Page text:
In Curver Luxembourg, SARL v. Home Expressions, Inc. (Fed. Cir. September 12, 2019), the Federal Circuit held that claim language can limit the scope of a design patent to a specific article of manufacture even where the patent’s drawing figures never depict that article. In doing so, the court rejected the patentee Curver’s argument that patent coverage should be defined solely by the patent drawing figures, which showed an ornamental surface design disembodied from any article of manufacture. After limiting the design patent’s scope to the article of manufacture mentioned in the claim, the Federal Circuit affirmed the grant of a Rule 12(b)(6) motion that dismissed Curver’s infringement claim.
Earlier this year, the World Intellectual Property Organization (WIPO) initiated a new series of reports, WIPO Technology Trends. The first report in the series, entitled Artificial Intelligence, looks at artificial intelligence (AI) patenting trends and issues across industries and around the world.
Since the Supreme Court decided Octane Fitness, LLC v. ICON Health & Fitness, Inc., 572 U.S. 545 (2014), motions for attorneys’ fees under 35 U.S.C. § 285 have become increasingly common under the new more relaxed standard for demonstrating an “exceptional case.” In roughly this same time period, post-issuance challenges such as IPRs have also became a key strategy for many patent infringement defendants.
In MyMail, Ltd. v. OoVoo, LLC, IAC Search & Media, Inc., 934 F.3d 1373 (Fed. Cir. August 16, 2019), a split Federal Circuit panel held that the district court erred by declining to resolve the parties’ claim construction dispute before deciding patent subject matter eligibility under Section 101
35 U.S.C. § 251 governs claims that are broadened through a reissue. Specifically, Section 251(a) provides:
Whenever any patent is, through error, deemed wholly or partly inoperative or invalid … by reason of the patentee claiming more or less than he had a right to claim in the patent, … the Director shall … reissue the patent for the invention disclosed in the original patent …
Two Circuit Courts of Appeal have recently released significant decisions regarding the scope and application of 17 U.S.C. § 1782. Section 1782 provides that a federal district court may, upon application by any interested person, provide for discovery for use in a proceeding before a foreign or international tribunal.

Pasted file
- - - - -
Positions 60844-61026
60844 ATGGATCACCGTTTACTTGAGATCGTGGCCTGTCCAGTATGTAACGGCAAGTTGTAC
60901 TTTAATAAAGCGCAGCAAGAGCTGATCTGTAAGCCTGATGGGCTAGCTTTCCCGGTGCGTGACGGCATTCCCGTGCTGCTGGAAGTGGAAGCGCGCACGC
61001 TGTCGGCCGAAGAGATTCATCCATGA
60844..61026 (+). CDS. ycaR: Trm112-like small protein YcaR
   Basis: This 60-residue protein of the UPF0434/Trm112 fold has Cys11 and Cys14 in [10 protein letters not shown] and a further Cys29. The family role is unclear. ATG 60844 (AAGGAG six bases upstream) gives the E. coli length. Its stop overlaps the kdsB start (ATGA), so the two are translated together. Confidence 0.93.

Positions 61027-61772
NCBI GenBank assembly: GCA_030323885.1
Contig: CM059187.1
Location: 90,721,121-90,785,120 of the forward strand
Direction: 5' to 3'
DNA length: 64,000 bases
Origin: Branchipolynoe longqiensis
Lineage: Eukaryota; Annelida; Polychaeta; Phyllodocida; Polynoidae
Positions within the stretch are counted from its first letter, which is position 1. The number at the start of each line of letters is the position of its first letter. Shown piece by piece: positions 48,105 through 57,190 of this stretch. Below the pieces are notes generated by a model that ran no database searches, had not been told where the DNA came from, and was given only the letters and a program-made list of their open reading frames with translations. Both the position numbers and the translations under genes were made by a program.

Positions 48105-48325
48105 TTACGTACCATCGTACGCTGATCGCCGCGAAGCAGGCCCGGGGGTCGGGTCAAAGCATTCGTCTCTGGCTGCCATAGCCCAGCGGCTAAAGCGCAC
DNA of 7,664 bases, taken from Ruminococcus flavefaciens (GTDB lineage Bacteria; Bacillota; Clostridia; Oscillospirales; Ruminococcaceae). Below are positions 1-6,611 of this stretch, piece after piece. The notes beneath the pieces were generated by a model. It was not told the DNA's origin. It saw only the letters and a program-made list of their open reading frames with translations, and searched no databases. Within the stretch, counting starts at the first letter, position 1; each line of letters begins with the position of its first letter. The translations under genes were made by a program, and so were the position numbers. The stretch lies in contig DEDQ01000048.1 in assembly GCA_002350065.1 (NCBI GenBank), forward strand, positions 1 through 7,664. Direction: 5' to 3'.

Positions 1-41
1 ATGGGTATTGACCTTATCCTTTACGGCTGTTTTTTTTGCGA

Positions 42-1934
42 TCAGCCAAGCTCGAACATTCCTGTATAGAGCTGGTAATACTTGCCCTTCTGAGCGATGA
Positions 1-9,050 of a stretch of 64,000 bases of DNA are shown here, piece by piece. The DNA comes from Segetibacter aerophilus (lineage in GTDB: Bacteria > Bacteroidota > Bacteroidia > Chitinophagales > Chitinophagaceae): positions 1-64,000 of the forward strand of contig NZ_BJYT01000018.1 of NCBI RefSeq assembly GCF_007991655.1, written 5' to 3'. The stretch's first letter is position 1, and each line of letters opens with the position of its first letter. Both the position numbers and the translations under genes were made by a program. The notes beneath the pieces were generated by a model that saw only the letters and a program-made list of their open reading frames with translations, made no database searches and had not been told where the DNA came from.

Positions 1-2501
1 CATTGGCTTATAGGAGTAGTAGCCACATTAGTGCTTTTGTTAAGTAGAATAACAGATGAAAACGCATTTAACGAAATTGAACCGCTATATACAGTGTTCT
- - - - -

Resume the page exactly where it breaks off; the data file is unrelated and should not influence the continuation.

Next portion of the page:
35 U.S.C. § 315(b) states that “[a]n inter partes review may not be instituted if the petition requesting the proceeding is filed more than 1 year after the date on which the petitioner … is served with a complaint alleging infringement of the patent.” In a recent precedential decision, GoPro, Inc. v. 360Heros, Inc., No. IPR2018-01754 (P.T.A.B. Aug. 23, 2019), the Patent Trial and Appeal Board (“PTAB”) held that § 315(b)’s one-year time bar is triggered by the service of process of a claim for infringement even if the party alleging infringement had no standing to bring such a claim.
The US Patent and Trademark Office (“USPTO”), on August 27th, 2019, issued a Request for Comments on Patenting Artificial Intelligence Inventions (“Request”) and recently extended the deadline for submitting comments to November 8th, 2019.
The Request’s issuance highlights that artificial intelligence (“AI”) is an increasingly important area for patent protection and that the question of AI’s patentability presents unique challenges. These challenges will no doubt need to be addressed over time in future federal cases and in evolving USPTO patentability policies. In the Request, the USPTO enumerates a dozen different areas in which it seeks comments. Topics include inventorship, ownership, appropriate forms of protection, and the applicability of existing patentability rules in areas such as enablement and eligibility.
35 U.S.C. Section 112 requires that patent claims have adequate written support. As a general matter, the requirement of adequate written description may not be satisfied by a so-called “equivalent disclosure.” A recent Federal Circuit opinion demonstrates that there are exceptions to this general rule.
Article III of the Constitution empowers federal courts to adjudicate only “Cases” and “Controversies.” The controversy must not only be real and substantial, it must also be extant at all stages of review. The Federal Circuit’s recent decision in Sanofi-Aventis U.S., LLC v. Dr. Reddy’s Labs., Inc., 933 F.3d 1367 (Fed. Cir. 2019), illustrates one of the scenarios in which this doctrine can come into play.